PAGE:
A pair of long legs stretched out from chair to porch railing at the Lazy M ranch outside of Sunny Acres, California. The feet were shod in cowboy boots. Well broken in, scuffed and dusty but very comfortable and, most importantly, proper footgear for what the young woman wearing them did for a living. The long legs were encased in faded jeans. She wore a dark green, long sleeved shirt with snaps and a denim jacket as it was getting cool.
Cayce Jillian McKenna was a rancher. She was the sole owner of the Lazy M ranch located just a few miles outside of Sunny Acres. She had inherited the ranch from her grandfather when she was twenty. When she turned twenty-five, and had proved herself capable of upholding the family's reputation as good businessmen and horse trainers, she had become sole owner - her uncle, Colonel Brian McKenna having been her partner until that point. Brian was in the US Army and didn't have time to run the ranch. He enjoyed his career as an army MP but visited his former ward as often as he could.
Cayce was enjoying a quiet interlude at the end of a long day of chasing cattle, giving riding lessons and working with young folks who were training in rodeo events such as barrel racing. She had recently retired her champion barrel racer, Blackfoot Medicine Man, aka Doc, out to stud. Currently she had three mares in foal that were carrying his foals and several of her neighbors did as well. In the quiet of the outdoors she could faintly hear her ranch hands as they got ready for a card game or some other form of recreation they indulged in at the end of the day. In the background she could hear three male voices and smiled to herself. Cody and Nick were taking jibes at each other about their prospects for getting a date with one of Cayce's cousins while they were here. Murray Bozinsky was trying to get their advice on something or other but the two older men were too caught up in their nonsense to notice.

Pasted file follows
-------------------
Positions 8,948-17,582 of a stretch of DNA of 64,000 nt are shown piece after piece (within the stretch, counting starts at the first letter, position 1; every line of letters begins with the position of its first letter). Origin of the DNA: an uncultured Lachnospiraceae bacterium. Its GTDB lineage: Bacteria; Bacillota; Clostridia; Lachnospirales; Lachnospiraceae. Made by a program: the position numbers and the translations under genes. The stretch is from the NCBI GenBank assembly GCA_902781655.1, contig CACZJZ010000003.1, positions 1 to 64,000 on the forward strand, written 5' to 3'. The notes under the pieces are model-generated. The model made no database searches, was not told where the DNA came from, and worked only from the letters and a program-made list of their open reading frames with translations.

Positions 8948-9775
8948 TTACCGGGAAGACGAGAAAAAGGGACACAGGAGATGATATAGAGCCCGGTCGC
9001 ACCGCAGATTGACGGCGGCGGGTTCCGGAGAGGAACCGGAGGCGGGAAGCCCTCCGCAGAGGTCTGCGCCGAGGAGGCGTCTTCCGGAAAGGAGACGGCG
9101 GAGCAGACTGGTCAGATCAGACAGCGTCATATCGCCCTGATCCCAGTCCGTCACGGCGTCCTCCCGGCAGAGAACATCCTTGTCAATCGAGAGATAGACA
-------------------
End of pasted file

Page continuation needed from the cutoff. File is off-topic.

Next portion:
Eventually Murray came out with a camera. The other two were still arguing and didn't notice.
"Hi Boz," Cayce said as the computer whiz came out onto the porch. "Looking to get some pictures of the sky tonight?"
"Yes," he replied. "It looks to be a nice night. I'm hoping to get some pictures like those you've shown me in some of your magazines. A nice sunset and some pictures of the moon coming up behind the hills."
"Take a walk down the driveway and look off toward the Flying A," she told him with a smile. "The moon ought to be coming up behind the hills pretty soon. In the meantime you can get some nice sunset pictures in the other direction."